If the International Olympic Committee awards the 2024 Summer Games to the United States, they will be in Boston.
The United States Olympic Committee kept everyone guessing in mid-December when they announced the U.S. would bid for the 2024 Games. At the time, they said the choice was a four-way tie between finalists Los Angeles, San Francisco, Boston, and Washington, D.C. As the committee met at the Denver Airport on Thursday, few outside of Boston considered the city a favorite.
My gut says SF, my brain says LA in USOC choice for 2024 Oly candidate. We should know soon #2024Olympics
— Philip Hersh (@olyphil) January 8, 2015
In the end, Boston was the Olympic Committee's choice, but the decision was far from easy. According to the USOC's official statement, "The decision followed a spirited discussion and more than one round of voting. Ultimately, the Boston bid received the unanimous endorsement of the USOC’s board of directors."
Los Angeles Times reporter David Wharton summed up the decision to deny a third Games to the Southern California metropolis:
"The Summer Games had been here twice before, in 1932 and 1984, and both times were successful. From the Rose Bowl southward to StubHub Center, there were ample stadiums and arenas in place.
But, in the end, it seems that city officials could not overcome a sense of been-there, done-that, losing out Thursday afternoon when the U.S. Olympic Committee unexpectedly named Boston as the nation’s official bid candidate."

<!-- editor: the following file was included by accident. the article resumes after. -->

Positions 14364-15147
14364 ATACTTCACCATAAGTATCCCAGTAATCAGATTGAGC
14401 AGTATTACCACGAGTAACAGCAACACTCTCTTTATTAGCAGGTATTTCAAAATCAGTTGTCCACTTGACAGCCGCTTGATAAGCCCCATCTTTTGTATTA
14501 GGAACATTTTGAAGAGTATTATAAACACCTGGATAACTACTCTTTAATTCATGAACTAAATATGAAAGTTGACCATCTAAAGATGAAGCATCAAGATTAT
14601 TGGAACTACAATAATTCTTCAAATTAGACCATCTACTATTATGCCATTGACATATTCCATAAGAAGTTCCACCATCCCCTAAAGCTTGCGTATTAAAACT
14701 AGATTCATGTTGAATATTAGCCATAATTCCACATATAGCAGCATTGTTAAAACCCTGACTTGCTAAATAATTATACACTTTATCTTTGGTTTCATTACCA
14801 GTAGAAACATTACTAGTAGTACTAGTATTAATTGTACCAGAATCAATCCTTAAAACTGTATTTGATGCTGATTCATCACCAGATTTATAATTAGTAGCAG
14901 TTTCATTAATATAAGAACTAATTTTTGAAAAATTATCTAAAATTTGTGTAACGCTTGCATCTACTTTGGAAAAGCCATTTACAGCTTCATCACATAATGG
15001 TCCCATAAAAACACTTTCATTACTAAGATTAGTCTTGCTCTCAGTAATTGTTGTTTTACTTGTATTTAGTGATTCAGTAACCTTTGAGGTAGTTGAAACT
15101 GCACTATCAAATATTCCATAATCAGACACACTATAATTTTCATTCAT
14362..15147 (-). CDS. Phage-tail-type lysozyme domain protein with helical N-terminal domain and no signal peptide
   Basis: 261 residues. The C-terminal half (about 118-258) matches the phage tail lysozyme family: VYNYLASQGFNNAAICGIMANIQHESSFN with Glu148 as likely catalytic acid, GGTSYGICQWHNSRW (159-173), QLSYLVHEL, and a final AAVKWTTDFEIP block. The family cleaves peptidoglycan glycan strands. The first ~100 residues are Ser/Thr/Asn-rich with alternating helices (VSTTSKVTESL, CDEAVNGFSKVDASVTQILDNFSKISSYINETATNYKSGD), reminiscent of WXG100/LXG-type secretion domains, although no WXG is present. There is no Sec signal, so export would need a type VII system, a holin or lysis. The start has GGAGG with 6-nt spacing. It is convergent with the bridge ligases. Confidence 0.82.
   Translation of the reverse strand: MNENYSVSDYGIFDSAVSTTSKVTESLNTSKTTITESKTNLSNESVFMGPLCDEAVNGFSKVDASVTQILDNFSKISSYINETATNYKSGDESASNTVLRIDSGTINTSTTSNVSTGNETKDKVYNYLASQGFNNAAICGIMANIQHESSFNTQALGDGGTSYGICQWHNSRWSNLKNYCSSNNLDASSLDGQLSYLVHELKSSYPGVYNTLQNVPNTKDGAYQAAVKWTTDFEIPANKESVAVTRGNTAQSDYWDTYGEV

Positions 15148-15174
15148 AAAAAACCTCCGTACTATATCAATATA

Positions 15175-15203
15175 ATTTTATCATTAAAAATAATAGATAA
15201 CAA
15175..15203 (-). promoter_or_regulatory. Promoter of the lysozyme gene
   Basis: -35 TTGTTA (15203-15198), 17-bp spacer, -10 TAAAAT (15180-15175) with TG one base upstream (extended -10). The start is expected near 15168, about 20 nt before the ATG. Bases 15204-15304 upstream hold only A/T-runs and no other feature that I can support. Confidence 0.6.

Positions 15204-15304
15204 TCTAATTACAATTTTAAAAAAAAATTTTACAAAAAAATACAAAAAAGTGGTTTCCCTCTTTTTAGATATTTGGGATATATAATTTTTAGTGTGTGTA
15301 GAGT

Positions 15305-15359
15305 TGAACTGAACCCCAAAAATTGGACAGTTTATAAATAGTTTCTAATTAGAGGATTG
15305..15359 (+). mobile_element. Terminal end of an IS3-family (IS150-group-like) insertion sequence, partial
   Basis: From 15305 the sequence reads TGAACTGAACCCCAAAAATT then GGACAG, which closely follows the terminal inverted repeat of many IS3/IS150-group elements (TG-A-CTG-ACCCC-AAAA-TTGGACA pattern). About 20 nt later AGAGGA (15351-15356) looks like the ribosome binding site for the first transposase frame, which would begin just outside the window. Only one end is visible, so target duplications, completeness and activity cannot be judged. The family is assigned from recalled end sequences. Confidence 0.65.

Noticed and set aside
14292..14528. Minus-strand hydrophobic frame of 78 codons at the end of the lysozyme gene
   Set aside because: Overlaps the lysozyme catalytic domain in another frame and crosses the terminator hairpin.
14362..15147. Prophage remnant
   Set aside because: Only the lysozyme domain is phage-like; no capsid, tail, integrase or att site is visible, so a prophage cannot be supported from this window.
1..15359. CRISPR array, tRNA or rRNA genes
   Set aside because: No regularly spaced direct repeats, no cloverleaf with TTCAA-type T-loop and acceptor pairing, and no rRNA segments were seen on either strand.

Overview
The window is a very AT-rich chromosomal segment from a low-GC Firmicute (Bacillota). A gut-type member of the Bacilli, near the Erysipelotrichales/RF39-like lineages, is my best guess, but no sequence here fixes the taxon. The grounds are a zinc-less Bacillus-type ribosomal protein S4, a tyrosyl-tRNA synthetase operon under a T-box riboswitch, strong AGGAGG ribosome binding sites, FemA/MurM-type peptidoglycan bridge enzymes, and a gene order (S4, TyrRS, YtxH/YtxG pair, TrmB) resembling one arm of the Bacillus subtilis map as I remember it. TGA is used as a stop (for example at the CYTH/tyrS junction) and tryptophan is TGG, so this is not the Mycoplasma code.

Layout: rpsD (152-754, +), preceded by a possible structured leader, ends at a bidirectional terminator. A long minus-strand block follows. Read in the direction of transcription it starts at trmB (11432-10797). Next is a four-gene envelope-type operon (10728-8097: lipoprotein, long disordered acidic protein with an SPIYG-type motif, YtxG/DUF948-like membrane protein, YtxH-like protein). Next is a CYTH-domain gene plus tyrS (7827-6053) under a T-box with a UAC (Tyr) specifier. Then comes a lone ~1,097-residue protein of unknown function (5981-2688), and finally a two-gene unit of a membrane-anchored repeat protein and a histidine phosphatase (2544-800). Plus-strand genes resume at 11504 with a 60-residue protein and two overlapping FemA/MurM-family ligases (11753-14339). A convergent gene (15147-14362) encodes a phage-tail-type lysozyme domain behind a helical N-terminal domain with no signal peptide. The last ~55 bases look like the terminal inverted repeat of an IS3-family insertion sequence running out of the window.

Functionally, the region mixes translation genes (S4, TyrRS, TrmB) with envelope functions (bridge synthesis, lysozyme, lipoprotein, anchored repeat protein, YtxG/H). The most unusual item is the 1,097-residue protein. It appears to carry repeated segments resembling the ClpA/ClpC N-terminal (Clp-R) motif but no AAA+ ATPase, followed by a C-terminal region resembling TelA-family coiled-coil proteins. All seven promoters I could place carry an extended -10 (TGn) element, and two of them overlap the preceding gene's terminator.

Robert Livingstone, who tracks Olympic bids for his website Gamesbids.com, called the vote a "surprise to many who expected the honor to go to one of the rumored favorites from California" but added that Boston might have an advantage in the next stage of the selection process. "Boston’s bid hopes its mix of existing and temporary venues, along with strong sports culture, will appeal to the IOC," Livingstone wrote.
But longtime Olympic observer and Chicago Tribune reporter Philip Hersh warned that Boston, as a first-time Olympic bid city, faces challenges.
"Only three first-time international bidders have won the Summer Games since what Olympic historian Bill Mallon identifies as the beginning of 'real voting' – the 1924 Summer Games. They are Melbourne (1956), Munich (1972) and Atlanta (1996).
'A city that has tried once before and lost has in my opinion a better chance than a newcomer,' said Peter Tallberg of Finland, second in seniority among IOC members, in an email.
Boston Mayor Marty Walsh praised the choice saying, "Our goal is to host an Olympic and Paralympic Games that are innovative, walkable and hospitable to all. Boston hopes to welcome the world's greatest athletes to one of the world's great cities."
The International Olympic Committee recently approved changes to the bidding process meant to make hosting the Games less expensive and more attractive to host nations. As a result, Boston might face increased competition for the 2024 Games. Rome and a German city-to-be-named-later have already signaled their intention to bid. Competition is also expected from Paris, which would be celebrating the 100th anniversary of the 1924 Paris Olympics, and South Africa, which would be the first African nation to host the Games.